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It’s worth pointing out that Sevilla aren’t alone in trying to summit LaLiga. Atletico have only recently emerged as competition for Barca and Madrid under Simeone, and the battle to make a big four in Spain continues. Since 2000, Valencia have 11 top-four finishes. Sevilla have six, one more than Deportivo La Coruna, but importantly three of those have come in the past five years. Monchi references Villarreal, Valencia, Real Sociedad, Athletic and local rivals Real Betis as their competition, but Sevilla are the side knocking on the door now.

“Every year, we get better,” Castro says. “We’ve had two consecutive seasons finishing in the top four now and we have to have four or five in a row to improve our chances of winning [LaLiga].”

With more money comes more responsibility for Monchi. The 53-year-old has earned himself a reputation as a transfer guru. He’s contributed to multiple Europa League wins by being smart and streetwise in the market. He’s got a knack for finding players who bigger teams perhaps wouldn’t take a chance on. They help Sevilla and then, in several cases, are moved on for big fees. That cash is then given back to Monchi to replace them with another raw diamond.

Monchi’s recruitment team is now 15 strong — 35 if you include the club’s in-house data department and the academy scouts — and they work around the clock. During his interview with ESPN, his phone doesn’t stop buzzing. He acknowledges it takes time away from being with his family, but says he’s obsessed with the game and his job. He cites Dani Alves (who went on to stardom at Barca) and Ever Banega (a talented but troubled midfielder from Argentina who never quite delivered on his potential until moving to Sevilla in 2014) as some of his best signings.

He also says that convincing players to come has become much easier. He sells the city, colourful, noisy and charming, to potential signings. It’s the fourth biggest city in Spain and is also home to LaLiga side Betis. Players are attracted by the climate and the lifestyle. There’s the food and the architecture, too, the Giralda bell tower rising up alongside the cathedral and the Royal Alcazar palace and gardens, home to scenes in Game of Thrones. More importantly, he sells the club. Winning trophies and word of mouth from former and current players also helps.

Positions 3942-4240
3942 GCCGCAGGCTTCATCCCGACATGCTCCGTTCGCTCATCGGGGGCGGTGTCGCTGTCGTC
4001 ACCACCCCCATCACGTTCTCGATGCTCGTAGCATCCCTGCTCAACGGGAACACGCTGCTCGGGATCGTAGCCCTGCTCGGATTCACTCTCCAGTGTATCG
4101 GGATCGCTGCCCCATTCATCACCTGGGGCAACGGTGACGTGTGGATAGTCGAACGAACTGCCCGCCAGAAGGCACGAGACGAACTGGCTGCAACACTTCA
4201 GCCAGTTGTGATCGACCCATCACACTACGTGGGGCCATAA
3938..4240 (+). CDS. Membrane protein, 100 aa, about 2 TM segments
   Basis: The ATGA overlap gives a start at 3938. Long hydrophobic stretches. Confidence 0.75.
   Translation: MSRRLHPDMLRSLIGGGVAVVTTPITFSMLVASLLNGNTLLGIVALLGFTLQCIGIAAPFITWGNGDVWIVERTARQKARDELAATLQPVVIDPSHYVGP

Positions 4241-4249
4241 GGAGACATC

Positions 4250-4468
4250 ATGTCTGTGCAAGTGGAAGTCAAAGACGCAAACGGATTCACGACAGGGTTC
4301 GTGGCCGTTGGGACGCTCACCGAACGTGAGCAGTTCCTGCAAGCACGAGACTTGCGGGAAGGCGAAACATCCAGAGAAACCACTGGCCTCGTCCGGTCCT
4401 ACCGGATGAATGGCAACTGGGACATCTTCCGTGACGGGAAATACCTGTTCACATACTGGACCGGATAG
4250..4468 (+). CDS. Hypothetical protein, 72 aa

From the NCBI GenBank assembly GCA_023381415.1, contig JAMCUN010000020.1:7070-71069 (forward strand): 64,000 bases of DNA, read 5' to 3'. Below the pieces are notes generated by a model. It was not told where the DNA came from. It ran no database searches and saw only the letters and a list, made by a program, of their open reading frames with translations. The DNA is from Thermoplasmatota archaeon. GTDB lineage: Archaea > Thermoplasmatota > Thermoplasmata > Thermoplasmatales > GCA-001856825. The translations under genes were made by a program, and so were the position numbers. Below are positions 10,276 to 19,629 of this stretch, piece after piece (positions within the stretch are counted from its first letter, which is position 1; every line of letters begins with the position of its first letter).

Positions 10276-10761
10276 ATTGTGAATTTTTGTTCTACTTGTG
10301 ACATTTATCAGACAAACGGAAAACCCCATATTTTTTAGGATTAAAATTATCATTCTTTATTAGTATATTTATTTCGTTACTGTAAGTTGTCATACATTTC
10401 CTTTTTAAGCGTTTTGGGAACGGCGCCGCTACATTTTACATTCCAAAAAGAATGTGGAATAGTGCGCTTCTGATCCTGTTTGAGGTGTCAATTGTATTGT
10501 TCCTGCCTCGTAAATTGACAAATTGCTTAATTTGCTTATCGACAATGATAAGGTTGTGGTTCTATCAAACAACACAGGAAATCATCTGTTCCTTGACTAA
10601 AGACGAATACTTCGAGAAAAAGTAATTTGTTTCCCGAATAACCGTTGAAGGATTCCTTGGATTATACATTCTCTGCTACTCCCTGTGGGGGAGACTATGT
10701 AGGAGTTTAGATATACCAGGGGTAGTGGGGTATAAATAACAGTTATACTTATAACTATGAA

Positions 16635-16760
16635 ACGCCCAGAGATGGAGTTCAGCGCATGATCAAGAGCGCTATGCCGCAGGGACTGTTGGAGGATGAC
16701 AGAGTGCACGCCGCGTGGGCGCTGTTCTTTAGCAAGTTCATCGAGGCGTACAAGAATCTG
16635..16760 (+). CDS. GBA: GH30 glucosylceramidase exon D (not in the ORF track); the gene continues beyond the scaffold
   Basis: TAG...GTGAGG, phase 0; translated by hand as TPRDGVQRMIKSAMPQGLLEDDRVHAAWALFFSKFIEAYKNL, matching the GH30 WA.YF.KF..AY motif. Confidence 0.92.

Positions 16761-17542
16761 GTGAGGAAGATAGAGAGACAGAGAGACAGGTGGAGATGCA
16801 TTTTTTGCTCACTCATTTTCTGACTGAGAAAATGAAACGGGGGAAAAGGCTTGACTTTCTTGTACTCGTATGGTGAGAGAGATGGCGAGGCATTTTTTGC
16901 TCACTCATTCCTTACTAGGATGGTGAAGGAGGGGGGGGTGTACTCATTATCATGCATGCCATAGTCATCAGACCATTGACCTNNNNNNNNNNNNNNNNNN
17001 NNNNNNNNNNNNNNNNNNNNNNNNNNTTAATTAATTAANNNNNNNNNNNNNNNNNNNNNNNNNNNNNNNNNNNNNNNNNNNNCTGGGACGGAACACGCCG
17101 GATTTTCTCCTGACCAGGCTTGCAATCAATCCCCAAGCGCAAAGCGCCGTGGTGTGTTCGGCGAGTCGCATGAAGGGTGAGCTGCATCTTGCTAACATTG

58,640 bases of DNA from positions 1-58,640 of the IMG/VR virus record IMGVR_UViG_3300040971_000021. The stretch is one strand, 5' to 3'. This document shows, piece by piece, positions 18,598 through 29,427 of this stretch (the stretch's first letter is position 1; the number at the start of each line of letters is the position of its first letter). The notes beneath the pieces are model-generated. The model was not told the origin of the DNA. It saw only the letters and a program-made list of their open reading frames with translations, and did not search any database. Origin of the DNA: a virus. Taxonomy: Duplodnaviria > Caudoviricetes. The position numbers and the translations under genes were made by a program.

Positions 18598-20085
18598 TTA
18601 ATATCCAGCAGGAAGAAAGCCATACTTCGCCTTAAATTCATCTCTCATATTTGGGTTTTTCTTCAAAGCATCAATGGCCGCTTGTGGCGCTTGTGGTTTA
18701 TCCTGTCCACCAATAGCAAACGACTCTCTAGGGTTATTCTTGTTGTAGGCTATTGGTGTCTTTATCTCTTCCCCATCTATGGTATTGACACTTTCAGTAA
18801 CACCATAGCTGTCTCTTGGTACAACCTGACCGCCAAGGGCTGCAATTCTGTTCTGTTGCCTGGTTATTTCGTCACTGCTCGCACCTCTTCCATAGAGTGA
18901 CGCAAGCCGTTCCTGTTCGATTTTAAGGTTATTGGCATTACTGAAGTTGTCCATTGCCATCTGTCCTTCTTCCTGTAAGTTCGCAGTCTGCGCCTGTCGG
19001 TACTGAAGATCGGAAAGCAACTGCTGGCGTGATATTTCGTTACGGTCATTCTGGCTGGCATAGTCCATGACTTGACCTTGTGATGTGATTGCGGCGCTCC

“It’s not difficult because Sevilla’s well known now, it’s on the football map across the world,” he says. However, he also tells players that, if the money and moment are right, they can “take the leap to a top, top club.” That’s been the case in the past with Alves and Rakitic, who both joined Barcelona, with Navas, who headed to Manchester City and with Ramos, who signed for Real Madrid.

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Interestingly, though, Sevilla resisted the urge to part with their stars this summer. They turned down a late bid in the region of €50m from Chelsea for Kounde, another player Monchi name-checks among his best finds. But both Monchi and Castro dispute the rejection marks a change in policy.

“We have a clear way of proceeding and when a player can be sold for more than the price we feel is fair, we have the obligation to sell because with that money we can invest to improve,” Castro says. “We have Monchi and his team and, with that money, they are capable of bringing in new young players that give sporting performances and, later, a possible sale. It’s true that there was a very big offer for Kounde, but he’s a great player, very young, with huge potential, and someone we feel could be worth much more and, above all, is going to be in our team this year and an important part of achieving sporting targets. Next season? God will decide.”